Lack of regulation of tiger ownership in the U.S. final results in inability to track how severaltigers are becoming bred or born every single year, how many die (normally or or else), or whattakes place to tigers or their parts when the animals or their owners die.
And without having a comprehensive, federally regulated program in location, tigers in the U.S.can become an simple target for sale on the multimillion dollar global black market place fortiger elements and can stimulate demand for tiger products. This even more threatens wildpopulations by putting them at improved danger of poaching. 2/4
That demand is noticed in spots like Vietnam, which acquired two red scores, for rhinos andtigers, and is recognized in the WWF report as the top location nation for rhino horn. Thedemand has fuelled a poaching crisis in South Africa exactly where a record 448 South Africanrhinos have been killed for their horns in 2011. And presently this yr South Africa, which itselfreceives a yellow for rhinos, has lost an extra 262 rhinos. According to the report, severalVietnamese have been arrested or implicated in South Africa for obtaining rhino horns illegally,including Vietnamese diplomats.
It is time for Vietnam to encounter the reality that its illegal usage of rhino horn is driving thewidespread poaching of endangered rhinos in Africa, and that it must crack down on the illegalrhino horn trade. Vietnam really should assessment its penalties and instantly curtail retailmarkets, like World wide web marketing for horn, stated Elisabeth McLellan, InternationalSpecies System manager at WWF.
Inadequate enforcement of domestic ivory markets in China is also highlighted in the report.China receives a yellow score for elephants indicating a failure by the country to effectivelypolice its legal ivory markets. The ongoing flow of large volumes of illegal ivory to Chinasuggests that such ivory could be moving into legal ivory trade channels, the report says.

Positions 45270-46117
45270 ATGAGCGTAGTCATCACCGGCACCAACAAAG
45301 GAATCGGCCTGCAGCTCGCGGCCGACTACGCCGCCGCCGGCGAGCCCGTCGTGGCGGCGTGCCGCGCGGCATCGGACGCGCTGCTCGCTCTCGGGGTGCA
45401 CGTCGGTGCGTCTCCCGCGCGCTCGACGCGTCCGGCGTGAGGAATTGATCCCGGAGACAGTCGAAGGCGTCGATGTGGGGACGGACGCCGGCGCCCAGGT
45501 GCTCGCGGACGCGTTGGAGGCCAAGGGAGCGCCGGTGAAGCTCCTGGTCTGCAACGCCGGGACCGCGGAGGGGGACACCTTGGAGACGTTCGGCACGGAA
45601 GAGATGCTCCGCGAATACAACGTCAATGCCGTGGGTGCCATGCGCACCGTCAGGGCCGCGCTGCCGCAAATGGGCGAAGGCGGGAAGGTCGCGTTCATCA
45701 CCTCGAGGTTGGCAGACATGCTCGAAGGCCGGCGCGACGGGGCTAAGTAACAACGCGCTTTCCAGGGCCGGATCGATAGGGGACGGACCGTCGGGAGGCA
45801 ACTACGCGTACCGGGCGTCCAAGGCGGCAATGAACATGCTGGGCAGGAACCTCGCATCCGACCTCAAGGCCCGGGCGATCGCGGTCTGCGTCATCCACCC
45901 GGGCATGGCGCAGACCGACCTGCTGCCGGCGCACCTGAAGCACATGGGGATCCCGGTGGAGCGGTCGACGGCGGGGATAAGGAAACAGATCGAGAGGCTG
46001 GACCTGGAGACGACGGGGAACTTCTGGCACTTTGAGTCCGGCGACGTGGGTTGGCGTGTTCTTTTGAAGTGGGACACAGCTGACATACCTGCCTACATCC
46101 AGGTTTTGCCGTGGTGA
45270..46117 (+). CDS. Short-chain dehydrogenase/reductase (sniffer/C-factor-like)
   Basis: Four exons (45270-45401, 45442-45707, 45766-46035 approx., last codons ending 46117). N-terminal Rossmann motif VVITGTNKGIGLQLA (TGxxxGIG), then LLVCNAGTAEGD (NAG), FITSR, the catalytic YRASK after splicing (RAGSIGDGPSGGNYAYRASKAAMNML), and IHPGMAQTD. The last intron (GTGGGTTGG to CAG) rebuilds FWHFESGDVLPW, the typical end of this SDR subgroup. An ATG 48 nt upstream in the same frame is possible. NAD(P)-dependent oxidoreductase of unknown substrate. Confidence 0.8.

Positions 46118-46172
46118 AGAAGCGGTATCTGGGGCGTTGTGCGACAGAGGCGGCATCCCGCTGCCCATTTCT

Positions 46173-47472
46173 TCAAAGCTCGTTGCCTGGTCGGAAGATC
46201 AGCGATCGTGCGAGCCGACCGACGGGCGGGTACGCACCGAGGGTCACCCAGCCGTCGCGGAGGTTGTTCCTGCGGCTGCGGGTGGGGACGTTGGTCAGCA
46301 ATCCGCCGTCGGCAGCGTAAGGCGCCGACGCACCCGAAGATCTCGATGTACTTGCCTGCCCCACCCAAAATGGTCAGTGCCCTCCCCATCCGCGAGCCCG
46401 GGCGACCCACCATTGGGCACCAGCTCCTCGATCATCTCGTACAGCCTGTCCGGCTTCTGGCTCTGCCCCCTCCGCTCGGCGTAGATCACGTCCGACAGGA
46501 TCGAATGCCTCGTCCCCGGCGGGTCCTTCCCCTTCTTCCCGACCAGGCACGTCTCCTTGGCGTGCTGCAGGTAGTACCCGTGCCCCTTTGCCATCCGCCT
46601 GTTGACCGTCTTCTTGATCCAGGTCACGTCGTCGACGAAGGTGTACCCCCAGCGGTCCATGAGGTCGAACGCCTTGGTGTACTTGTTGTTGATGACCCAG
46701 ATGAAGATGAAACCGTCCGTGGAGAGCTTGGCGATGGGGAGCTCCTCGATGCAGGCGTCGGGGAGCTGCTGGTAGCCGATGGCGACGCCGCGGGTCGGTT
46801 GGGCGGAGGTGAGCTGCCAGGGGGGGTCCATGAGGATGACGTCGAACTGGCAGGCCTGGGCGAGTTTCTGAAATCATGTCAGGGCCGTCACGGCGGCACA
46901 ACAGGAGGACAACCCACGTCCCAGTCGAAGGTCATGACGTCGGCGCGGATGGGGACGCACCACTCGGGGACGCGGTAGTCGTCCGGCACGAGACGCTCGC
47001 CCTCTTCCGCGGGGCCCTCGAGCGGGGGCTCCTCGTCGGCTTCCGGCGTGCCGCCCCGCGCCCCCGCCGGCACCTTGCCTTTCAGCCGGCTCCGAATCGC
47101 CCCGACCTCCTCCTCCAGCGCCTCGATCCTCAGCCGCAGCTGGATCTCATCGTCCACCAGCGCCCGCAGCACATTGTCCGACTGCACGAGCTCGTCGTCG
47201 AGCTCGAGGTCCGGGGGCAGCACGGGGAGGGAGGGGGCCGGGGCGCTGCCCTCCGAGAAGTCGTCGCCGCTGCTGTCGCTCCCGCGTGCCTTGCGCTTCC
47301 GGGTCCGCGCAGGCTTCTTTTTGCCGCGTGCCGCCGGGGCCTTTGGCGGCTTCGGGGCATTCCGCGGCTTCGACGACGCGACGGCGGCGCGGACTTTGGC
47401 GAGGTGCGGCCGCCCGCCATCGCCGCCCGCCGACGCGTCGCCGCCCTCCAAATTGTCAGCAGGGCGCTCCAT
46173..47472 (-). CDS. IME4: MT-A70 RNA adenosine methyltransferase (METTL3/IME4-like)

China is urged to substantially and persistently improve its enforcement controls for ivory and tocommunicate to Chinese nationals in Africa that anyone caught importing illegal wildlifemerchandise into China would be prosecuted, and if convicted, severely penalized.
Tens of 1000?s of African elephants are becoming killed by poachers every yr for their tusksand China and Thailand are prime locations for illegal African ivory. Thailand receives a redscore for its failure to close a legal loophole that makes it easy for merchants to offer ivory frompoached African elephants.
Elephant poaching is at crisis ranges in Central Africa, in which rhinos were likely poached toextinction. Last yr witnessed the elephant highest poaching prices across the continent becauserecords began. Early this yr hundreds of elephants have been killed in a single incident in aCameroon nationwide park. Offered the escalation of elephant poaching in Africa and theincreased ranges of organized crime involved in the trade, it is clear that the circumstance isnow vital, the report identified. 3/4